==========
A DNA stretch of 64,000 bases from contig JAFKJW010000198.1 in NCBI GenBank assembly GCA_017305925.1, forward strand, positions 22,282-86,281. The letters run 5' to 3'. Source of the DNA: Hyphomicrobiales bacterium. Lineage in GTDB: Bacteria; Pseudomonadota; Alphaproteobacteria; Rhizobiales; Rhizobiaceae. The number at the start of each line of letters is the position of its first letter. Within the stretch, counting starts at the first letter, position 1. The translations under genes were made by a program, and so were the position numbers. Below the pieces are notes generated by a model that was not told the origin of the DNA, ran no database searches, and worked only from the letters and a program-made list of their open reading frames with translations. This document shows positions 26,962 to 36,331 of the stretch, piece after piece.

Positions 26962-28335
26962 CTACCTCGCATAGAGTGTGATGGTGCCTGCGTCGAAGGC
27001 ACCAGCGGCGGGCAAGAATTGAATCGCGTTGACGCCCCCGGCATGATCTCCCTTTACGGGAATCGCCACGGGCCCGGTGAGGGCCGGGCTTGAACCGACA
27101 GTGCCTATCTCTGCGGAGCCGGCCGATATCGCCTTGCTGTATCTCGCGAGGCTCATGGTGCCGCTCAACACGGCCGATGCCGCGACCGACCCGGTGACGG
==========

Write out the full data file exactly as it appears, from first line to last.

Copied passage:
A DNA stretch of 64,000 bases from contig JAFKJW010000198.1 in NCBI GenBank assembly GCA_017305925.1, forward strand, positions 22,282-86,281. The letters run 5' to 3'. Source of the DNA: Hyphomicrobiales bacterium. Lineage in GTDB: Bacteria; Pseudomonadota; Alphaproteobacteria; Rhizobiales; Rhizobiaceae. The number at the start of each line of letters is the position of its first letter. Within the stretch, counting starts at the first letter, position 1. The translations under genes were made by a program, and so were the position numbers. Below the pieces are notes generated by a model that was not told the origin of the DNA, ran no database searches, and worked only from the letters and a program-made list of their open reading frames with translations. This document shows positions 26,962 to 36,331 of the stretch, piece after piece.

Positions 26962-28335
26962 CTACCTCGCATAGAGTGTGATGGTGCCTGCGTCGAAGGC
27001 ACCAGCGGCGGGCAAGAATTGAATCGCGTTGACGCCCCCGGCATGATCTCCCTTTACGGGAATCGCCACGGGCCCGGTGAGGGCCGGGCTTGAACCGACA
27101 GTGCCTATCTCTGCGGAGCCGGCCGATATCGCCTTGCTGTATCTCGCGAGGCTCATGGTGCCGCTCAACACGGCCGATGCCGCGACCGACCCGGTGACGG